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Converting Data between UNIX and Windows

Ed Schaefer and Charles Leonard

With the further entrenching of client-server RDBMS software development, system administrators can expect developers to request data conversion utilities between the Windows client and the UNIX server and back again. While most industrial-strength databases provide ASCII export utilities, the format of the exports will most certainly differ. This article presents a C utility, convert.c (Listing 1), which converts character-delimited ASCII files to the comma-separated value (CSV) format and back again.

The ASCII files being converted are from an Informix database export on the server. The database used on the Windows client is Gupta's SQLBase. The utility has been designed to be run under UNIX or DOS/Windows.

CSV and Character-Delimited Formats

Betraying their PC origin, databases under Windows generally use the comma separated value format (CSV). In CSV format, character-string fields are surrounded by double quotes delimited by a comma while date, datetime, and numerical data types are just comma delimited.

Under UNIX, Informix database unloads are character field delimited. All fields, regardless of data type, are delimited with a single character. This character by default is the pipe symbol (|).

Given a schema for table tcf:

create table tcf
col1 char(10),
col2 datetime year to second,
col3 decimal(6,2)

An example pipe-symbol-delimited data record would be:

abc|1995-09-02 13:29:18|55.34

and the corresponding CSV example would be:

"abc",1995-09-02 13:29:18,55.34

Unfortunately, in order to change to CSV format, the schema of the table being converted must be known. If the column data type is not known, it is difficult to determine which data should be surrounded by quotes and which should not.

The Informix ASCII Export

Informix's ASCII export creates a directory with an SQL script to recreate each database table and a corresponding ASCII data file for each table. An example excerpt from the SQL file would look like this:

{ TABLE "root".tcf row size = 22 number of columns = 3 }
{ unload file name = tcf___121.unl number of rows = 1 }
create table tcf
col1 char(10),
col2 datetime year to second,
col3 decimal(6,2)

Pseudo Code for the Conversion Utility

Given the above information about the export, the pseudo code for convert.c is:

1) Open the SQL schema file passed as argument 1.

2) Initialize the dynamic array. Each table column is an element in a dynamic array. Since the array is dynamic, table size is limited only by available memory.

3) Read each line in the schema file searching for the TABLE keyword. Perform steps 3 through 9 for each TABLE defined in the schema file.

4) Continue to read the schema file searching for the unload keyword to determine the datafile (table) name.

5) After determining the table name, continue reading the schema file, parsing each column line by type and storing it in the dynamic array.

6) Open the datafile and determine whether the conversion is UNIX-to-CSV or the opposite.

7) Read each data record of the datafile.

8) For each data record:

a) Parse each column using the correct delimiter.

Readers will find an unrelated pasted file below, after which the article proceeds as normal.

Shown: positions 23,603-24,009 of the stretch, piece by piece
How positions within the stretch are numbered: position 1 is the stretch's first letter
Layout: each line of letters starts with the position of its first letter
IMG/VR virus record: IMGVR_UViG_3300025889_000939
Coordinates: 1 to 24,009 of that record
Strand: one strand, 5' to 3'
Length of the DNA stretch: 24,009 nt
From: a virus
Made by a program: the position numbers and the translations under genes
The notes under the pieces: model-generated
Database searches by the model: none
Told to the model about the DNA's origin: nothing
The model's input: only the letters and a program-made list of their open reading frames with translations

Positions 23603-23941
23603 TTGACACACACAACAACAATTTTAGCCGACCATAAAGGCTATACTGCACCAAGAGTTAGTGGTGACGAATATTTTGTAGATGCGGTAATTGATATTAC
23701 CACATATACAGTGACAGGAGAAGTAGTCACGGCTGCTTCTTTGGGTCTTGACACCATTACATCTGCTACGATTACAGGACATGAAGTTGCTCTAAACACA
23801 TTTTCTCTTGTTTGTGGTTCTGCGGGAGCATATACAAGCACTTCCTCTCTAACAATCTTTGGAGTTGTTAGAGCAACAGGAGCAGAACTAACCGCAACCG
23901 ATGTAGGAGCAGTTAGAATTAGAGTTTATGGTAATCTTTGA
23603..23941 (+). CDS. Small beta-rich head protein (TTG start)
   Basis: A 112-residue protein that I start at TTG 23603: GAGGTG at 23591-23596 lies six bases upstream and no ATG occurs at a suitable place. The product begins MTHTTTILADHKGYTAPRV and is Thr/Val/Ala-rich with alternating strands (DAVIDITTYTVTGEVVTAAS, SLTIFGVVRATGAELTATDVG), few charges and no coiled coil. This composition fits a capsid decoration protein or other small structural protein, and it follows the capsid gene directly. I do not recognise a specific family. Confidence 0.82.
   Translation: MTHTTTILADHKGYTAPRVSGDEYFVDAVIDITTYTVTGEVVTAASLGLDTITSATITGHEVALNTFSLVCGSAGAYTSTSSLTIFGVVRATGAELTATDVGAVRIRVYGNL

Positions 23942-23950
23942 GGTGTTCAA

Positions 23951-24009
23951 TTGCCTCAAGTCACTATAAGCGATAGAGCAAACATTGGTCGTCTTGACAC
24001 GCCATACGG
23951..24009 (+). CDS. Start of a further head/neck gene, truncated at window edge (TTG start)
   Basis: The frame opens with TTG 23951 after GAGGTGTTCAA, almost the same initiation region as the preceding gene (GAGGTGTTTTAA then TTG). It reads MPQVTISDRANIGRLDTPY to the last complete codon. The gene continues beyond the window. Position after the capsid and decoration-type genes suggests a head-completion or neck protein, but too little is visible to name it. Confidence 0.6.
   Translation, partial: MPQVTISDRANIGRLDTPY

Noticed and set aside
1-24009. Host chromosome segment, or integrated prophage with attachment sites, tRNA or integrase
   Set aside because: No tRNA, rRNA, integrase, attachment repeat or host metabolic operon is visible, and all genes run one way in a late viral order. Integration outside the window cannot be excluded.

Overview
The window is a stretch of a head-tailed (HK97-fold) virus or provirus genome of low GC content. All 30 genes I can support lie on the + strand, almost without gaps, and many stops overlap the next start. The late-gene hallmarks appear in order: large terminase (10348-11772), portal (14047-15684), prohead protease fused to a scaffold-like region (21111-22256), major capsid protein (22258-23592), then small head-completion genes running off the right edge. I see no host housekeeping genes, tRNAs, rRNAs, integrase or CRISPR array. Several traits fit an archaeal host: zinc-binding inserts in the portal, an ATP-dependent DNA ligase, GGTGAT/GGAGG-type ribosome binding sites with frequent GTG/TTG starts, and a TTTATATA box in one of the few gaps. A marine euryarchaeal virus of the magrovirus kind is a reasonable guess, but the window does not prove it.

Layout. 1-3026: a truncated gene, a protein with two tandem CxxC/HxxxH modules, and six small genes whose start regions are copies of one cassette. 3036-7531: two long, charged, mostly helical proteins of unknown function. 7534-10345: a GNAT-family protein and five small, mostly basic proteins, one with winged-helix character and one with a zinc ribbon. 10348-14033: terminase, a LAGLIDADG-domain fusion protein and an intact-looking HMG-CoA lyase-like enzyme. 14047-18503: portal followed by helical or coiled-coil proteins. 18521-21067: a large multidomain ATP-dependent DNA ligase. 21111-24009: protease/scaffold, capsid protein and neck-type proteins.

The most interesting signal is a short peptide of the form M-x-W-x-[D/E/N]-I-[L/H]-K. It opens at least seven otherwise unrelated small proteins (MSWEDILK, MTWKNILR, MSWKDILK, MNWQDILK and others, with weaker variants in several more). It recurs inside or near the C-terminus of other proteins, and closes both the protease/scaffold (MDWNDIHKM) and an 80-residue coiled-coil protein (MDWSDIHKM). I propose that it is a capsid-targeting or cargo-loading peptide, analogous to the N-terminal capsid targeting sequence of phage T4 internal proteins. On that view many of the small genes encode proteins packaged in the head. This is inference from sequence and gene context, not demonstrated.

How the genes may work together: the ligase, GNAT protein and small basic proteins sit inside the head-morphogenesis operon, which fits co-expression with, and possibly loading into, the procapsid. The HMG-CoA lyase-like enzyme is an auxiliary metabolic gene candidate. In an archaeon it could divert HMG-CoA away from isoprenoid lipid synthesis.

b) Create a new column appending it to a new output record.

c) Write it out to an intermediate file.

9) Rename the intermediate file to the original data file name.

10) Close the SQL schema file.

Program Description

Since convert.c basically just performs tedious string handling, we'll only discuss certain caveats and interesting points of the algorithm.

Step 6 determines whether the conversion is UNIX-to-CSV or CSV-to-DOS. The code reads the first line of the data file and if the UNIX delimiter, by default the pipe symbol (|), exists, the conversion is UNIX-to-CSV.

The standard C library function used to parse a string is strtok(). Unfortunately, strtok() doesn't provide for null or undefined values. Given the following string, with the comma being the delimiter:


strtok() will return only four values, since the second null value will be folded into the previous token. Convert provides a replacement tokenizing function called xstrtok. Operating on the string above, xstrtok() returns five tokens, with the second token being null.

While the character and decimal data types are largely self-explanatory, the date and datetime datatypes are not. The date format can vary widely among database vendors. Convert assumes the Informix format is of the type MM/DD/YY. The Windows SQLBASE date format is YYYY-MM-DD.

The datetime data type in Informix is variable length, with the length depending on whether the definition is year-to-minute or year-to-second.

An example datetime year-to-second would be:

1995-09-03 13:29:18

And an example datetime year-to-minute would be:

1995-09-03 13:29

The same example datetime under the Windows SQLBase is always carried to the nearest micro-second:


Since this utility runs under both Windows and UNIX, note the different commands needed to rename the intermediate file.


For this article we've presented a utility to convert between UNIX field-delimited and DOS comma-separated value. We've also looked at some of the pitfalls, such as converting date and datetime datatypes.

While convert.c performs its assigned task, a commercial tool that will move data between the different file types and databases is available. See the sidebar for a discussion of our experience with this product.

About the Authors

Ed Schaefer is a frequent contributer to Sys Admin. He is an Informix Database Administrator and UNIX administrator for jeTECH Data Systems of Moorpark, CA, where he develops Time and Attendance Software. He can be reached at

Charles Leonard is a software developer for jeTECH Data Systems of Moorpark, CA. His previous experience includes five years as a Software Engineer on the Deep Space Network at Jet Propulsion Laboratory in Pasadena, CA.